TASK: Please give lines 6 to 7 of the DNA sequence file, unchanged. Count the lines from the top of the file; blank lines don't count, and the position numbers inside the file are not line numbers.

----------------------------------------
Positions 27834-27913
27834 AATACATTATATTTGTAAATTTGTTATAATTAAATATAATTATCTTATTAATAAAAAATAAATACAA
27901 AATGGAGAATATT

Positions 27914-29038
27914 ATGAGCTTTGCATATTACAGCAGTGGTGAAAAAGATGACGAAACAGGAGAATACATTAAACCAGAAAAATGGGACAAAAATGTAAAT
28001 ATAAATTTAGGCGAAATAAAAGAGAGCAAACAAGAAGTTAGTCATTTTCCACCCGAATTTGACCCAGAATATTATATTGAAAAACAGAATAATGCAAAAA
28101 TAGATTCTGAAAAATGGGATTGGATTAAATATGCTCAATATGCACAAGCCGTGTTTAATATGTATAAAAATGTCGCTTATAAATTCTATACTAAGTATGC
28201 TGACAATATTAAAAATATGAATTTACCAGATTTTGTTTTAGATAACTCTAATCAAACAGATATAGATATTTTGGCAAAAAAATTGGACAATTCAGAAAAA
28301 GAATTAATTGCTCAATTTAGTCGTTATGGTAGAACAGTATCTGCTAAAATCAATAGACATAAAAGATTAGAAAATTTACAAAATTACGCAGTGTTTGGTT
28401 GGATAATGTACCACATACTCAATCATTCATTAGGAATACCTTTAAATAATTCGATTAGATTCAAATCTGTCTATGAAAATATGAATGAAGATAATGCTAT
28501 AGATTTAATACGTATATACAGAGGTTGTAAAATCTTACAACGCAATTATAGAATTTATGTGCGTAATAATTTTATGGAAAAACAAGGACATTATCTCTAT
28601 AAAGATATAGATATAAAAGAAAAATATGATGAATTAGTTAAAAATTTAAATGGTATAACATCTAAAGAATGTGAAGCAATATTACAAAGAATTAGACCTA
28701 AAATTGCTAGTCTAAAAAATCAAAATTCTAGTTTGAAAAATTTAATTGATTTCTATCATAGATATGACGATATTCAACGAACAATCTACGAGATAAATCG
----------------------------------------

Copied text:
28001 ATAAATTTAGGCGAAATAAAAGAGAGCAAACAAGAAGTTAGTCATTTTCCACCCGAATTTGACCCAGAATATTATATTGAAAAACAGAATAATGCAAAAA
28101 TAGATTCTGAAAAATGGGATTGGATTAAATATGCTCAATATGCACAAGCCGTGTTTAATATGTATAAAAATGTCGCTTATAAATTCTATACTAAGTATGC